BH90210 will make you confront your mortality (in a good way)
In 'BH90210,' the one-time teen stars are now meeting the fans where most of us live: Halfway through life, facing the future with tamped-down anxiety all the while trying to come to terms with the past.
Jason Priestley says it best: “Well, this is weird.” He and his fellow Beverly Hills, 90210 costars have arrived at a hotel in Las Vegas for a 30th-anniversary panel celebrating the show, and when they first convene in the lobby, it is weird seeing them together. The once shiny-sexy stars of the ’90s teen soap — Priestley, Tori Spelling, Jennie Garth, Gabrielle Carteris, Brian Austin Green, and Ian Ziering — are now middle-aged adults, with the crow’s feet and fillers and general aura of ennui that status entails. The absence of the late Luke Perry hangs over them, quietly addressed but deeply felt.
Fox’s BH90210 is many things — an on-trend meta-reboot, a cash grab, a loving act of fan service — but more than anything it’s a poignant and funny meditation on midlife mortality. Once aspirational dreamboats, today the 90210 gang is meeting the fans where most of us live: Halfway through life, facing the future with tamped-down anxiety all the while trying to come to terms with the past. It’s something more than nostalgia — it’s nowstalgia.
When we rejoin the cast, they’re scattered around Los Angeles: Priestley’s now a TV director with an indie film script no one will finance; Garth, entering her third divorce, is raising a bratty teen daughter on her own; Ziering has built a fitness brand with his statuesque blonde wife; Carteris is president of the Actors Guild of America; Green is a stay-at-home dad, his career overshadowed by his famous wife Shay (La La Anthony); and Spelling is a married mom of six whose chief source of income, a reality show called Tori & Nate: Spelling the Beans, just got canceled. They all head to Vegas with different agendas: Image rehab, brand building, an escape from the kids — and, of course, a paycheck.
Everyone’s playing a “heightened” version of themselves, and the actors show an impressive willingness to poke fun at their public images. A young TV actor scoffs at Priestley, calling him a former “pinup boy for horny teenage girls.” Carteris, who played 90210’s frumpy Andrea Zuckerman and is the oldest cast member, is now a grandma who rides the bus. Though she’s not at the Vegas reunion, infamous 90210 troublemaker Shannen Doherty pops up in the first two episodes; the running jokes about her new, altruistic career are too fun to spoil. But it’s Spelling — daughter of 90210 creator Aaron Spelling and permanent tabloid fixture — who trolls herself the hardest. “You’ve milked your brand from every angle,” a producer tells her. “The network says there’s no more story.”
Tori’s well-documented financial woes play a major role in BH90210: Once again on the brink of bankruptcy, Spelling is the one who urges the cast to join the reboot-within-the-reboot. “I don’t understand — your dad produced the show. How did you not get any money?” Green asks her, as fans wearing 90210 merch stroll by. “Welcome to my life!” she replies. The actress has long since made a career of parodying herself, from 2006’s short-lived meta-comedy So Notorious (which was created by BH90210 exec producers Chris Alberghini, Mike Chessler), to her many “reality” shows. Both in this show and in actual reality, Spelling is a master at creating and curating her public persona — call it “desperate former rich-girl” — while being savvy and self-aware enough to exploit it.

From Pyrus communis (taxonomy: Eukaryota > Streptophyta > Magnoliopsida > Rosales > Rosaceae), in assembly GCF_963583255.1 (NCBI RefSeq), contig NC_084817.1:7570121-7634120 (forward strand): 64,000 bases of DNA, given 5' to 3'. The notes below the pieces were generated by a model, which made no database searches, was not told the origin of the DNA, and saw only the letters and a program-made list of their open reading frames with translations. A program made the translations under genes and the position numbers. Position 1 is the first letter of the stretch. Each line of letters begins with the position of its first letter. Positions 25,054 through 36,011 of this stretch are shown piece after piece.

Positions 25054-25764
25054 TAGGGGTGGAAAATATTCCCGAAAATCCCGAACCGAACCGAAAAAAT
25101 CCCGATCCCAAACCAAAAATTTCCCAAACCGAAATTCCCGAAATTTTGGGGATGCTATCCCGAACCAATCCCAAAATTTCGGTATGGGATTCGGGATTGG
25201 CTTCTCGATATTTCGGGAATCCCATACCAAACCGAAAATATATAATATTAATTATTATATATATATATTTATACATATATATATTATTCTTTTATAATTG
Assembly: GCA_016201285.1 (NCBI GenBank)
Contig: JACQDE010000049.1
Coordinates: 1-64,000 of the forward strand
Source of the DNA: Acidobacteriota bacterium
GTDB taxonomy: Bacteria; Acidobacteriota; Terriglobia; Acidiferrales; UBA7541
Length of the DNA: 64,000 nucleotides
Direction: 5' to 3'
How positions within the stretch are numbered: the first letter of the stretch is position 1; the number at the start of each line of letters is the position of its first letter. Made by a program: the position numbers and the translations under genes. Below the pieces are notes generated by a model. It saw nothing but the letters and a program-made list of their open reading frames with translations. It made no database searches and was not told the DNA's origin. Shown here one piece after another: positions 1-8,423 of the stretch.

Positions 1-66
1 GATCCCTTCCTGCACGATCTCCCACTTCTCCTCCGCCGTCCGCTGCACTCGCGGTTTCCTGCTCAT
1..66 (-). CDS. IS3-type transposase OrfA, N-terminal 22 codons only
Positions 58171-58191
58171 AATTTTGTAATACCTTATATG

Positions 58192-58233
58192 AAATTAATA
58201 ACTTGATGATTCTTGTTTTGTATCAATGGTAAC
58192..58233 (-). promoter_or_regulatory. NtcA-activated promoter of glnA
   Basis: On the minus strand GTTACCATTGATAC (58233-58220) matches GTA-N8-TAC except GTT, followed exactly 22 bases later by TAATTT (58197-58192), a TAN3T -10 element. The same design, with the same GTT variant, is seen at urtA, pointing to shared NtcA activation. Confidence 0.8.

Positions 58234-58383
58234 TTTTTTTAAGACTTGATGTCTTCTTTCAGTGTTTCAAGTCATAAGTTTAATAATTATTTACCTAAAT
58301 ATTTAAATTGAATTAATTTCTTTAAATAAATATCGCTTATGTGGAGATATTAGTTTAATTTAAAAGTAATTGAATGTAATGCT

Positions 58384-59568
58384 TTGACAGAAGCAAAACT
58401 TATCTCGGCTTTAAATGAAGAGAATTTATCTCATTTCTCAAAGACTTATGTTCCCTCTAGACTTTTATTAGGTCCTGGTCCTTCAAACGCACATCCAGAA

With its candy-colored palette, anonymous electric guitar score, and narratives that range from relatable human drama (divorce, career struggles) to soapy melodrama (blackmail, stalkers), BH90210 recalls the best and worst elements of the original. It helps that even though they’re playing “themselves,” each actor mirrors their character in a convenient yet realistic way: Spelling provides comic relief through slapstick antics and groaner jokes; Carteris is the sensible peacemaker; Ziering is an image-obsessed hothead; Priestley is the cool charmer. Green, the gang’s resident outsider, is especially sharp with his wry, self-deprecating delivery, and Garth is funnier than she ever was allowed to be as Kelly, tossing off comedic asides with unexpected precision.
As for the characters these stars helped create? Fans will see Brandon, Brenda, Steve, David, Donna, Kelly, and Andrea through a clever recurring device that I won’t spoil. Everything from the frat house fire, which gave Kelly Taylor the world’s most telegenic scar, to “I’d like to exchange an egg” gets a bemused shout-out. None of this will make any sense to non-90210 fans, but this show isn’t for them. If you loved the original, BH90210 won’t tarnish your memories — it will deepen them, and maybe even make some new ones. B